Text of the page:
STA Blog

Don’t cry for me Argentina: Just look at our stock market

I’ve gone and given the game away. I was going to get you to guess what my first chart was about, but was too tempted to use the line Elaine Page sang in her iconic role in the musical Evita by Andrew Lloyd Webber and Tim Rice – forty years ago now, about something which happened forty years earlier.

Argentina’s key Merval stock market index, you might be surprised to hear considering the fact the nation has just, once again, gone begging bowl in hand for another $56 billion IMF bailout, set a new record high this year. It’s therefore one of an elite group, including the S&P 500 and the Swiss Market index, suggesting quality status.

Perhaps, taking inspiration from Greece which wriggled out of the IMF and EU fiscal shackles last month, things are not exactly as they seem. First of all, share ownership and banking more generally form a tiny portion of this G20 economy, both are avoided and vilified by the local population.

Inflation is currently running at 55 per cent (according to suspect official statistics) so, unless the index has rallied by this much over the last 12 months, you’re down – but not out. Because of this the Argentine peso in April reached its weakest ever against the US dollar – something unthinkable quite a few years ago when they were pegged one-to-one.

In order to take these issues into account the sub-chart shows the value of the Merval index divided by the exchange rate. I believe FX is not an asset class, but an overlay. A similarly extreme story was seen in Zimbabwe some years ago when inflation hit 1000 per cent, and interest rates were the highest in the world; no assets kept pace with the value destruction. The same has been happening in Venezuela more recently.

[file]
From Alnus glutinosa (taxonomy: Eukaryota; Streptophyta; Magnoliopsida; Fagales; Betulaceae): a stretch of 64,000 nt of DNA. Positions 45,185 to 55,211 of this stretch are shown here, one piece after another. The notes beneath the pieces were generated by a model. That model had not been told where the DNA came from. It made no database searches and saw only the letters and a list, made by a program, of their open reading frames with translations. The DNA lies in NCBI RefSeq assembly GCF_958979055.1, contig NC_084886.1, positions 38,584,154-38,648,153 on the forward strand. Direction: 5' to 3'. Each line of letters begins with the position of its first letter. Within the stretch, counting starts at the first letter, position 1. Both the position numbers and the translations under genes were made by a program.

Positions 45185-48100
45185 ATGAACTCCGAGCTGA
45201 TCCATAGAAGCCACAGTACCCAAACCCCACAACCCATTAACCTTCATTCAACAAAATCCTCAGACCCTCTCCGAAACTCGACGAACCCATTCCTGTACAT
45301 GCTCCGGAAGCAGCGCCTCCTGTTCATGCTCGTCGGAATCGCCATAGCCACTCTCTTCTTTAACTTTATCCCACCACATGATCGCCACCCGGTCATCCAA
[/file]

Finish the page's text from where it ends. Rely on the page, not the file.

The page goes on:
My second chart is of the peso/USD exchange rate – the prime mover of the price of everything in Argentina, where quoting in USD has been the norm for decades – except those deemed essential for human survival and subject to governmental price controls. Good luck!

Reporting in today’s Financial Times Guillermo Tolosa of Oxford Economics says: ‘’By changing [the central bank] policy stance so often, it sends a signal that they are not self-confident in their own plan.’’

I’d suggest sticking to the charts.

Merval

ARS

 

Posted in Finance, Markets, STA news, Technical Analysis, Technical Analysis Courses, Trading, Trending
Tags: , , ,
Disclaimer

The views and opinions expressed on the STA’s blog do not necessarily represent those of the Society of Technical Analysts (the “STA”), or of any officer, director or member of the STA. The STA makes no representations as to the accuracy, completeness, or reliability of any information on the blog or found by following any link on blog, and none of the STA, STA Administrative Services or any current or past executive board members are liable for any errors, omissions, or delays in this information or any losses, injuries, or damages arising from its display or use. None of the information on the STA’s blog constitutes investment advice.

Not ready to join? Stay Updated

If you want to learn more about membership and being part of the STA, sign up for our updates so we can keep in touch.

  html
  text

Monthly Meetings

The STA holds 11 monthly meetings in the City of London, including a summer and Christmas party where canapés and refreshments are served.

MORE INFO

Latest Videos

As a service to our members, many of whom are unable to attend all our monthly meetings, we have been making videos of meeting presentations for several years.

MORE INFO

STA Libraries

The STA has an extensive library of classic technical analysis texts. There are over 1000 books in the collection. It is held at the Barbican Library with a smaller...

MORE INFO

Market Technician

Latest research and news

More Info

World Class Tutors

STA Course Lecturers

More Info

Membership

Be part of something special

More Info

Blog

View latest posts

More Info